On a Winter’s Day {Why I make them go outside}

I have no greater joy than to hear that my children walk in truth. ~ 3 John 1:4

We walk through snow and ice and sometimes we wear rubber boots. Three days a week, I tell them, just three times are you required to get out here and raise your heart rate a little.

There are complaints and pleas, there is sometimes a giving-in, but these minds need air and the cold just makes us walk faster.

forest

 

I am teacher-mom, and that means I have to be the whistle-and-gym-shorts kind, too. Or in our case, the layered-up goof with ear muffs and a camera around her neck.

I even bought umbrellas, because it’s Oregon and we are nearly aquatic. There’ll be no weather-related excuses.

So we walk and there are kids spread out for a quarter-mile in front and behind me, some of them trying to keep up and some of them trying to break free, I think. I annoy them with my camera and my pep-talks, with my smile and my Pollyanna-isms.

“Look at how the buds are coming on the trees!”

“Oh they put fresh gravel down!”

“If you are cold you could always run!”

I annoy them because I stop to take pictures, because I walk too fast, because I run circles around them sometimes in my goofy tights and neon yellow shirt.

I think they love me anyway.

eyes to see

I am freezing and there are at least 30 other things I could be doing at the moment but we walk. Out and back, the same route, and sometimes we talk or hold hands or race home.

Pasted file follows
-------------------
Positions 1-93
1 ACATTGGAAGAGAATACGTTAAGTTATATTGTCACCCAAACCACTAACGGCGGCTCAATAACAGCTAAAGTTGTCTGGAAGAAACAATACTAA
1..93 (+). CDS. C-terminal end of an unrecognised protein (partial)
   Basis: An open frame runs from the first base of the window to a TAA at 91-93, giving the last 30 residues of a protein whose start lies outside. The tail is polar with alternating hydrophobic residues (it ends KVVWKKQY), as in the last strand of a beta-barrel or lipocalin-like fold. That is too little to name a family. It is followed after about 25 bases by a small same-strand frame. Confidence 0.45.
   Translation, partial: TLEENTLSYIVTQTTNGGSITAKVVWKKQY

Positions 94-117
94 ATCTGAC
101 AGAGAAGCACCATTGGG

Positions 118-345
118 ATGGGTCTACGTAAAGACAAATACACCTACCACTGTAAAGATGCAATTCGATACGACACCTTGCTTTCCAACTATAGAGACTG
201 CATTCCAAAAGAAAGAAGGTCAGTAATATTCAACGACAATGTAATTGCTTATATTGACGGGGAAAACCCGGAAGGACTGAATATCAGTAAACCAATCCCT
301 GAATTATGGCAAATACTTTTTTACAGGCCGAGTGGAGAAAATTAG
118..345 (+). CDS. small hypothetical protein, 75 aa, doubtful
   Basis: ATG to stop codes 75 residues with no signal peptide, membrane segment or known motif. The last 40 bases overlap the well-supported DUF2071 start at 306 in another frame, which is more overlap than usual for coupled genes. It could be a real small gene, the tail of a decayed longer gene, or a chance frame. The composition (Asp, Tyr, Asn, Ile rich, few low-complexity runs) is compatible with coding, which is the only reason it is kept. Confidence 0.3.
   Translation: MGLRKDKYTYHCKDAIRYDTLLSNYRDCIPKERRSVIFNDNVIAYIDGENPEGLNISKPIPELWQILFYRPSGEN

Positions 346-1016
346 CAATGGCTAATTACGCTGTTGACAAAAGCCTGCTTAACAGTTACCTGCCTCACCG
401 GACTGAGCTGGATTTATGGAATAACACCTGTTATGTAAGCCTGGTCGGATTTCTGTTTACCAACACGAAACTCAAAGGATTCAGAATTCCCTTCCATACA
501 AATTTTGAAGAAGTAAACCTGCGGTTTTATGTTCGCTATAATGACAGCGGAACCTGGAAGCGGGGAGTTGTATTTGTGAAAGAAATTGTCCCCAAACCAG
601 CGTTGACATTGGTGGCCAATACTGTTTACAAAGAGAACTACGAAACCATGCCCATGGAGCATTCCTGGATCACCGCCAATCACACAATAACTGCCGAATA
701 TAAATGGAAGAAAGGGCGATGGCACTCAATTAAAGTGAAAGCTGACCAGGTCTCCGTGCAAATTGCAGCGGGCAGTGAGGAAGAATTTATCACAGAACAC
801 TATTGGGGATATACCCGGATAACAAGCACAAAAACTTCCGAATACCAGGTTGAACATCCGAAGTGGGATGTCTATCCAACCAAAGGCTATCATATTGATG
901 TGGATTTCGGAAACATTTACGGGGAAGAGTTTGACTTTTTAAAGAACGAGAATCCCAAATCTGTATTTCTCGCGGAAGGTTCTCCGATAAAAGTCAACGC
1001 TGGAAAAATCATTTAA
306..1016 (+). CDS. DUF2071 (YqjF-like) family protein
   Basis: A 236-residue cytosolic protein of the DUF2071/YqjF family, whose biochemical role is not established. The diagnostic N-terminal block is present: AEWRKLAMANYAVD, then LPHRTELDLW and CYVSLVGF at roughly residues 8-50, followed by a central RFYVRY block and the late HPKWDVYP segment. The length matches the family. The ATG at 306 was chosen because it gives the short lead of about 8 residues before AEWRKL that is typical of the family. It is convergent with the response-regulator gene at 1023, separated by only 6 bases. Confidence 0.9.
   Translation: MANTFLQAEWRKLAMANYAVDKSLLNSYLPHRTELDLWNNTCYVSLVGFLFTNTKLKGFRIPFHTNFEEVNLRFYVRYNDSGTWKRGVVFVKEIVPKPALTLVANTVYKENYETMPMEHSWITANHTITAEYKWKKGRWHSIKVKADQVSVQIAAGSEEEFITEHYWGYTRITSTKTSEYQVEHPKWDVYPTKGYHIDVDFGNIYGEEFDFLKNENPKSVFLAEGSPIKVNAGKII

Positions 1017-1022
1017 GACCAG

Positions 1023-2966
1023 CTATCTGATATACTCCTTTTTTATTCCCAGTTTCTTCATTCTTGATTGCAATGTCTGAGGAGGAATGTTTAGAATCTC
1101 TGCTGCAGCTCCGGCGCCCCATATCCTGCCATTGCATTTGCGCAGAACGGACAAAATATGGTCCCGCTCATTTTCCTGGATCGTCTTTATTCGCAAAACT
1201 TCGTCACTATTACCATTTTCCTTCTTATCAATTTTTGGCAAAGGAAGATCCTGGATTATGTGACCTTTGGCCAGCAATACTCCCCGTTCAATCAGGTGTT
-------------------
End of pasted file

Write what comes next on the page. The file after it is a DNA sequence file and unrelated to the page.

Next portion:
Sometimes there are just 5 separate people, walking alone but in the same direction.

I think we’re making memories that will be stored up for one day, for a day when we can’t take walks together and make each other laugh with our cheesy jokes. I want them to see all the joy I see and be satisfied with the simple things like frost on branches and budding twigs.

So when we go for a walk and they complain, I press on because I know it’s the moments that are important and the years are only made up of so many. I press on because I know that seeing takes practice, and nothing is perfect so we take the imperfect and find God there.

I know that the exercise profits a little. I know that it’s cold and torturous and there are other things to do but this moment has to freeze and we have to seize it.

And I know that there is always a truth to see in walking. Not a Pollyanna, look-at-how-the-ice-forms-on-my-eyelashes attempt, but a true Truth that the seasons change, the ground freezes under you, but everywhere in every corner God is at work.

That’s the Truth I want my children to walk in.

rose bush in winter

 

The world will tell them otherwise, that the ground freezes and the leaves fall because there is no God at work. They will have people try to tell them to take the easy road, to stay warm and comfortable. To live in ease and find beauty only in the work of their own hands.

Not so, my children.

I have no greater joy than to know that my children walk in the whole truth of this created world and the God who made it and them.

See how the tree buds after a long winter.

See how the road is made firm for our walking.

See how far you can run.

 

 

Linking up with Emily at Imperfect Prose #TellHisStory,  and Crystal at Thriving Thursdays